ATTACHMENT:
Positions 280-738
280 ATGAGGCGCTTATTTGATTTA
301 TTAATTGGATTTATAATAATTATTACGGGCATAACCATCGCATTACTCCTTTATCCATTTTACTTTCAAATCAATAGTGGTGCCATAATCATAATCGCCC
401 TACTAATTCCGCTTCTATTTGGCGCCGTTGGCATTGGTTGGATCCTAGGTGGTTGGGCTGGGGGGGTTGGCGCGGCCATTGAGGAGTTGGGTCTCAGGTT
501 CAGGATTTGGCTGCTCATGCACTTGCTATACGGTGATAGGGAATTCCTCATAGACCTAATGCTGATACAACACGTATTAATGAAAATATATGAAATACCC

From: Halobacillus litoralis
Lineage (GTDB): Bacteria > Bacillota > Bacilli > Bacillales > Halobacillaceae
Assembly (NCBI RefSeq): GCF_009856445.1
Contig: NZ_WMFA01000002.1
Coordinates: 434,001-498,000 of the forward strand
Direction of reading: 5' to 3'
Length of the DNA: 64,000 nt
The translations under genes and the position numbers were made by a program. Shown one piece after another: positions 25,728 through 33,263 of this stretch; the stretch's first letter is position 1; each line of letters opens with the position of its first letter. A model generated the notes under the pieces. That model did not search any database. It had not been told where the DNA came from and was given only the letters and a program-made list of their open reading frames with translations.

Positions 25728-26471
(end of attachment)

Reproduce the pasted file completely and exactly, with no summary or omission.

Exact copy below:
Positions 280-738
280 ATGAGGCGCTTATTTGATTTA
301 TTAATTGGATTTATAATAATTATTACGGGCATAACCATCGCATTACTCCTTTATCCATTTTACTTTCAAATCAATAGTGGTGCCATAATCATAATCGCCC
401 TACTAATTCCGCTTCTATTTGGCGCCGTTGGCATTGGTTGGATCCTAGGTGGTTGGGCTGGGGGGGTTGGCGCGGCCATTGAGGAGTTGGGTCTCAGGTT
501 CAGGATTTGGCTGCTCATGCACTTGCTATACGGTGATAGGGAATTCCTCATAGACCTAATGCTGATACAACACGTATTAATGAAAATATATGAAATACCC

From: Halobacillus litoralis
Lineage (GTDB): Bacteria > Bacillota > Bacilli > Bacillales > Halobacillaceae
Assembly (NCBI RefSeq): GCF_009856445.1
Contig: NZ_WMFA01000002.1
Coordinates: 434,001-498,000 of the forward strand
Direction of reading: 5' to 3'
Length of the DNA: 64,000 nt
The translations under genes and the position numbers were made by a program. Shown one piece after another: positions 25,728 through 33,263 of this stretch; the stretch's first letter is position 1; each line of letters opens with the position of its first letter. A model generated the notes under the pieces. That model did not search any database. It had not been told where the DNA came from and was given only the letters and a program-made list of their open reading frames with translations.

Positions 25728-26471